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Accountants in Healthcare Sector Say Coronavirus Came at a Pivotal Reporting Period

Thomson Reuters Tax & Accounting  

Thomson Reuters Tax & Accounting  

By Denise Lugo

The biggest accounting concern for the healthcare sector and companies in general these days is that the coronavirus (COVID-19) pandemic coincided with the most significant reporting and tax season of the year, accounting practitioners said.

Accountants and tax advisers are at their busiest period – working on first quarter and December 31, 2019 closings for private companies and nonaccelerated SEC filers.

“It comes at a pivotal time in financial reporting, with most years end completed, yet a significant subsequent event occurred that would have to be evaluated relative to the 12/31 years ends under audit,” Steven Shill, Partner and National Leader, BDO Center for Healthcare Excellence & Innovation, at BDO USA, LLP, said. “Although the conclusion is that the subsequent event is not a “non-recognized event” for year ends through to January 30, 2020—the date that the national emergency was declared—it is still relevant to going concern and debt modification considerations,” he said.

Companies would look to FASB ASC 855-10, Subsequent Events, to determine whether they either have a recognized event or a non-recognized event.

“And for 12/31 year end that all the accountants are busy running around trying to finalize—we have to consider ASC 855-10. And the conclusion is that it is a non recognized subsequent event,” Shill said. “In other words, it just becomes disclosure in the financial statement. You don’t adjust your financial statement for the impact of it, with two exceptions” he said.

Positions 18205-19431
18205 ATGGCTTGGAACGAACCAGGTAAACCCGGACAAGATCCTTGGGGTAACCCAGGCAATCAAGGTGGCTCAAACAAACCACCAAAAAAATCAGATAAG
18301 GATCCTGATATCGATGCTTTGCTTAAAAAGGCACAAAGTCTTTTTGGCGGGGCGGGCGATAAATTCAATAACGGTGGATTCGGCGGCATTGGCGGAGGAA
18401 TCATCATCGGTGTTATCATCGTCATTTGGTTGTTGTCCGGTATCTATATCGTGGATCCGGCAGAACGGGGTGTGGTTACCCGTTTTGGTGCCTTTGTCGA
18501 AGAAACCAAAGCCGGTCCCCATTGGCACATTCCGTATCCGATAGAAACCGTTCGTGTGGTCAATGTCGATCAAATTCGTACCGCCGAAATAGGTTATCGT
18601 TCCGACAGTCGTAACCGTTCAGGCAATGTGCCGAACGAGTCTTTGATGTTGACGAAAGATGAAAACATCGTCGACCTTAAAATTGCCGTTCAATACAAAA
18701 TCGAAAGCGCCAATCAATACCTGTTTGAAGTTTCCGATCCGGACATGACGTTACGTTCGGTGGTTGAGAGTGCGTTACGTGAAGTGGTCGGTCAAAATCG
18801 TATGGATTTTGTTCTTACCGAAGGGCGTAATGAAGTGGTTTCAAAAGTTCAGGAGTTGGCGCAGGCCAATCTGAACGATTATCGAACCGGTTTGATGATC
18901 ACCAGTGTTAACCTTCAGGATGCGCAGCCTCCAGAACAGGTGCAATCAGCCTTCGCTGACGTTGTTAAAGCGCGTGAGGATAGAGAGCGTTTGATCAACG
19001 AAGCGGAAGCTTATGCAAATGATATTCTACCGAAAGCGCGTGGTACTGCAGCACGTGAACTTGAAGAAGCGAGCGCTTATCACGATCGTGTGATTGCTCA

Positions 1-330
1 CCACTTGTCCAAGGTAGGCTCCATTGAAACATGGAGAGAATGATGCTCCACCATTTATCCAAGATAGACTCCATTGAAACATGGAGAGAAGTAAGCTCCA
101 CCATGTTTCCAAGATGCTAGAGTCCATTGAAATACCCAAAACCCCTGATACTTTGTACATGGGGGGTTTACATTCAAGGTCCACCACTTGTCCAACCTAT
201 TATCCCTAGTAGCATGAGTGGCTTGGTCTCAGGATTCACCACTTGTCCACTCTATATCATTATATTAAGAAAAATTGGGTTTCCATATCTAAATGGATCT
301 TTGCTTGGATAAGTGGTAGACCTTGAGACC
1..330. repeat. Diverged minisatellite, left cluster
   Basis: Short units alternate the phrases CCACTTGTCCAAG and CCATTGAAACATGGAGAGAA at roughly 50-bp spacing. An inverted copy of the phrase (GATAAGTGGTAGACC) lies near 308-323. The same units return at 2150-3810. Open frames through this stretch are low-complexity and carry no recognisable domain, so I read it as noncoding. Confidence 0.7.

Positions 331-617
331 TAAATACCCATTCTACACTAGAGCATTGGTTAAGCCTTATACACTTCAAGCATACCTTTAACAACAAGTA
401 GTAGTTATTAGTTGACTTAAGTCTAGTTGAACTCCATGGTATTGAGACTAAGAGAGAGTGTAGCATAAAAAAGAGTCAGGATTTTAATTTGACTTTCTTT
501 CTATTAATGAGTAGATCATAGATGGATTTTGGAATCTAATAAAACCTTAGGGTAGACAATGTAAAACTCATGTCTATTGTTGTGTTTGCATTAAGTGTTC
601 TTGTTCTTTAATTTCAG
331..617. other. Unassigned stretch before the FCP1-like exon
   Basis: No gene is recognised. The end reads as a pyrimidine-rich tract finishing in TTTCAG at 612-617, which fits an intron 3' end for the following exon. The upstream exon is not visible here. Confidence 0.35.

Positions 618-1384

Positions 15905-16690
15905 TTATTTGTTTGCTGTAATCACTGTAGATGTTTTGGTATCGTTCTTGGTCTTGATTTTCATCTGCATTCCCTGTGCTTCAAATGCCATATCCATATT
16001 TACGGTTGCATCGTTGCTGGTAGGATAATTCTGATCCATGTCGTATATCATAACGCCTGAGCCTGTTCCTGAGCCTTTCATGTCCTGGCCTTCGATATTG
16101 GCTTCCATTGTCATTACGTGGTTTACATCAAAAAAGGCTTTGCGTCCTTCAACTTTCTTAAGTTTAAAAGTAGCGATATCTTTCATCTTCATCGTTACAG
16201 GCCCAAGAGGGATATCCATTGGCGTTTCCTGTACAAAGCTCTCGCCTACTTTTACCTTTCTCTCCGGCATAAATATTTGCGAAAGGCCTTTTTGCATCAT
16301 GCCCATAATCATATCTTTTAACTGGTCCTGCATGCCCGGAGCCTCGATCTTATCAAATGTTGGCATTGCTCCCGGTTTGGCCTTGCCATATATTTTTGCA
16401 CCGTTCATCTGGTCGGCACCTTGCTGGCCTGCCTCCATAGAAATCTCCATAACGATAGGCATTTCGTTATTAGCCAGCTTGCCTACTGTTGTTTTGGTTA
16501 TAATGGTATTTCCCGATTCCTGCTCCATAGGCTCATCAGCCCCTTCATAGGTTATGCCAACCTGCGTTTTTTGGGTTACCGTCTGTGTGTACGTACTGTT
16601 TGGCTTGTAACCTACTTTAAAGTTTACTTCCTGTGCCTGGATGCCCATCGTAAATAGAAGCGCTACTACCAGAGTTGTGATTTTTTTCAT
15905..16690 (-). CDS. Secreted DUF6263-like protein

The two exceptions, said Shill, are: evaluation of a going concern, i.e., whether the company survives within the next 12 months, and any subsequent debt modifications that have to take place as a result of the COVID-19 issues. “Because GAAP says you have to put that back into your financial statements,” he said.

The scramble comes even with the conditional relief the SEC provided for registrants that are impacted by COVID-19 and are unable to file on a timely basis. On March 25, the regulator issued a new order extending the due date by 45 days to file certain SEC disclosure reports, such as Forms 10-K or 10-Q. The exemptions granted related to reporting and proxy delivery requirements for registrants and the new order had modified exemptions to now cover filings due between March 1, 2020 and July 1, 2020.

“For issuers with the SEC, the impact or consideration of impacts would still need to be considered in the Business Section, the Risk factors and Management’s Discussion and Analysis if Financial Conditions and Results of Operations [MD&A] of SEC 10-K filings,” said Shill. “Of course for quarterly filings ended March 30, 2020, consideration becomes an event that took place during that quarter and factors such as potential impairments for indefinite lived intangible assets, including goodwill, property, plant, and equipment the impact of potential impairment in value of investment portfolios, loss contingencies, revenue recognition, lease modifications, stock compensation issues, loss contingencies, business interruption insurance considerations the enactment of CARE ACT treatment under new tax law to address COVID-19 etc. Lots to consider,” he said.

Impact on Sector Profound

The impact of the novel virus on the healthcare sector has been profound on a number of levels. Many of hospitals had negative margins already, and over the past few years over 2,000 hospitals had closed their doors or merged.